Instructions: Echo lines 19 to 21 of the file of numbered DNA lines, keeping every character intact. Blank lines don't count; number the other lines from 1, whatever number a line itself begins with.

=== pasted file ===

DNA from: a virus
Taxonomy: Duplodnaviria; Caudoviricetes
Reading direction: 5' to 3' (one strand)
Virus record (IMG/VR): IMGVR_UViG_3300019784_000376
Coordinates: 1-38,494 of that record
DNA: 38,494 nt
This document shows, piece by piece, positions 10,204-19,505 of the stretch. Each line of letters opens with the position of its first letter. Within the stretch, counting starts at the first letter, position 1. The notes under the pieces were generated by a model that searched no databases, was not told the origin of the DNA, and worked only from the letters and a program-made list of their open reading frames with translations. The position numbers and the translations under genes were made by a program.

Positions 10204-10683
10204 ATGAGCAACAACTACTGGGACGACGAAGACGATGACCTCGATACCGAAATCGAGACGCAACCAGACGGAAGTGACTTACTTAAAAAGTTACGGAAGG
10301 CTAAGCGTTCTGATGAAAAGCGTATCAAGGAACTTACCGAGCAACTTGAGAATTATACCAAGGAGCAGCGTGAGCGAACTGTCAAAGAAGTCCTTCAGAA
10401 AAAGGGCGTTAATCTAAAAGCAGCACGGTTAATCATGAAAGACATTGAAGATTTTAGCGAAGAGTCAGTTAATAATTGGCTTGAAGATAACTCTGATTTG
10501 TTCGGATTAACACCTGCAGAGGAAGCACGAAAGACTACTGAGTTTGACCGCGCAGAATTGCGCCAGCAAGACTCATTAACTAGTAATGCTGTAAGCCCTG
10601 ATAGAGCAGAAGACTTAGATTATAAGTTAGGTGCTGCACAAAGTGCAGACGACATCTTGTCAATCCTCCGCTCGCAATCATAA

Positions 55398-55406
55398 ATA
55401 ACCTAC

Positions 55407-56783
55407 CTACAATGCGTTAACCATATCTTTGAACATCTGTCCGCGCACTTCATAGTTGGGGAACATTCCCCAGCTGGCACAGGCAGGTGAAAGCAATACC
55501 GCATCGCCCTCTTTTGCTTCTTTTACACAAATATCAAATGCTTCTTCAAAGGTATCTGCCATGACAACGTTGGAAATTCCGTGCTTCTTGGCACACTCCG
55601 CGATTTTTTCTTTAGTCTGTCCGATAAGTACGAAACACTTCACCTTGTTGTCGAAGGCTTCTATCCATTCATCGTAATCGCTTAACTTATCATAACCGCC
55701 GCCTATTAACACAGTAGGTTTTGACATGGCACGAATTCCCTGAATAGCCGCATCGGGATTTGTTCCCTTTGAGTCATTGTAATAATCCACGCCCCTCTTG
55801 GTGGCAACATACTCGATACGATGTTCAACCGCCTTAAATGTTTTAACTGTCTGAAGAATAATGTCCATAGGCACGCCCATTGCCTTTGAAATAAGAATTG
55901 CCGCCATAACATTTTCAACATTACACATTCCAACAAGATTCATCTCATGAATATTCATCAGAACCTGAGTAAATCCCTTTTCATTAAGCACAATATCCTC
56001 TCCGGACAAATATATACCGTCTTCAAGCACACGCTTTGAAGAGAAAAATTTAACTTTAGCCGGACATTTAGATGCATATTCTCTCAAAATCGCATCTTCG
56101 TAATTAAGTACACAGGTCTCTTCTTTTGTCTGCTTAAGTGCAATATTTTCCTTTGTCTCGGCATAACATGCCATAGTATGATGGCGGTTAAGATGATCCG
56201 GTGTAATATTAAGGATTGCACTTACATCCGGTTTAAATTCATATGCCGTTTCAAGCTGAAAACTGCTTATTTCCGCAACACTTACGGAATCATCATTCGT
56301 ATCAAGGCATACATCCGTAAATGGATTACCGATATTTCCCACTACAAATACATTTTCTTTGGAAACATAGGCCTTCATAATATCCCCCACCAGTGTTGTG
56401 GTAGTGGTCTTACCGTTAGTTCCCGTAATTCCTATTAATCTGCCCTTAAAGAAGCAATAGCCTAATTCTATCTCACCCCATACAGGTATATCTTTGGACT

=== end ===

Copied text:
55501 GCATCGCCCTCTTTTGCTTCTTTTACACAAATATCAAATGCTTCTTCAAAGGTATCTGCCATGACAACGTTGGAAATTCCGTGCTTCTTGGCACACTCCG
55601 CGATTTTTTCTTTAGTCTGTCCGATAAGTACGAAACACTTCACCTTGTTGTCGAAGGCTTCTATCCATTCATCGTAATCGCTTAACTTATCATAACCGCC
55701 GCCTATTAACACAGTAGGTTTTGACATGGCACGAATTCCCTGAATAGCCGCATCGGGATTTGTTCCCTTTGAGTCATTGTAATAATCCACGCCCCTCTTG